“When you look at two buckets of advertisers, there’s the pure performance marketers, who just want more conversions and more ROI against their spend, regardless of what the delivery mechanism is going to be. They want the output and the outcome. Then you’ve got brands, who want something a little more aesthetically pleasing and creative. And so, as Andrew mentioned, there’s kind of the hype curve, and then the reality and disillusionment that comes with it. I think right now, probably a good example of that is AR. I think a lot of people are talking about AR, looks really good, there’s a lot of press releases about AR. But if you look at the technical capabilities right now of AR — an SDK that supports AR is infinitely bigger than any SDK out there right now. And that’s going to curb publisher adoption until that gets solved. So it really comes down to what are the technical capabilities versus the pie in the sky ideas, and then how are you going to measure it.” — Chen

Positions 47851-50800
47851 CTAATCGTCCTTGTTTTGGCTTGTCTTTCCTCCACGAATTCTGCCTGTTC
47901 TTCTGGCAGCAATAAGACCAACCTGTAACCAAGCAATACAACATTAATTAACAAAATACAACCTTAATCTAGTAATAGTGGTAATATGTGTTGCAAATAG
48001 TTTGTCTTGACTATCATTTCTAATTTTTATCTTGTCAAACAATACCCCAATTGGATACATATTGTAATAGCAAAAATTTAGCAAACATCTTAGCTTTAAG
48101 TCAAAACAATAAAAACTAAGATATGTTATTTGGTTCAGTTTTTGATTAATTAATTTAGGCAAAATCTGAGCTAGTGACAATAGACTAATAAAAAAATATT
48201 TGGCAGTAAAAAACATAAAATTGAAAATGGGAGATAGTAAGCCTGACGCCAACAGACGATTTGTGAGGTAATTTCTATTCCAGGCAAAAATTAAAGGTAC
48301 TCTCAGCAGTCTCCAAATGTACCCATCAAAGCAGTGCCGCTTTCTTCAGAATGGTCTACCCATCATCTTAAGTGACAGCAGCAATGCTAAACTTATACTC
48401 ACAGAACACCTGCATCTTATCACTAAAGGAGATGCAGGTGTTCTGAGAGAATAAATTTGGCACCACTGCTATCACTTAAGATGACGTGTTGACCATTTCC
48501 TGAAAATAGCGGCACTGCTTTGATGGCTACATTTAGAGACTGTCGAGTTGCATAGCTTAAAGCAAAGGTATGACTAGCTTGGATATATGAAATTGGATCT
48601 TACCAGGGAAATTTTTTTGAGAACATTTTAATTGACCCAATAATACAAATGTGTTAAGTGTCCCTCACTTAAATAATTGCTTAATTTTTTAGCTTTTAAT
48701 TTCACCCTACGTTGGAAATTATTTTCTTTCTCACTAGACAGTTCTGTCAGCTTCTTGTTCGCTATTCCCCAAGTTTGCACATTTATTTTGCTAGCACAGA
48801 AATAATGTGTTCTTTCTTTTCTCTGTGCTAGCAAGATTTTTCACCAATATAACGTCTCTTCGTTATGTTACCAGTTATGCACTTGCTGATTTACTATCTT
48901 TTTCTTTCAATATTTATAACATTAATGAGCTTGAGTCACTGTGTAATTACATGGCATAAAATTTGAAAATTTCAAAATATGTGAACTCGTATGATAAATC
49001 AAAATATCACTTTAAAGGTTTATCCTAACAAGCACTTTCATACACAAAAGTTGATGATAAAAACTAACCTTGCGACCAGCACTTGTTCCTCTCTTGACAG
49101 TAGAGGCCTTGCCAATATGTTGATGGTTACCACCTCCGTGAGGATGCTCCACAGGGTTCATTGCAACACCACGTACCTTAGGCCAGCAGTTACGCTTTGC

What are the user expectations for ads as we move forward into new devices?
“Looking at today’s market with the mobile ecosystem, or even looking at gaming to be more specific, you’re seeing a major trend. … The top 10 out of the top 15 game apps are hypercasual. … Almost 99% of their revenue is coming back from ads. I don’t think ads will ever be something that users will love, or be super thrilled about … but [users] will be willing to watch it if they get the content for free. At the end of the day, they want content for free. And I think that’s the biggest message. … If [users] are getting the content for free, that’s the prime expectation from them.” — Webster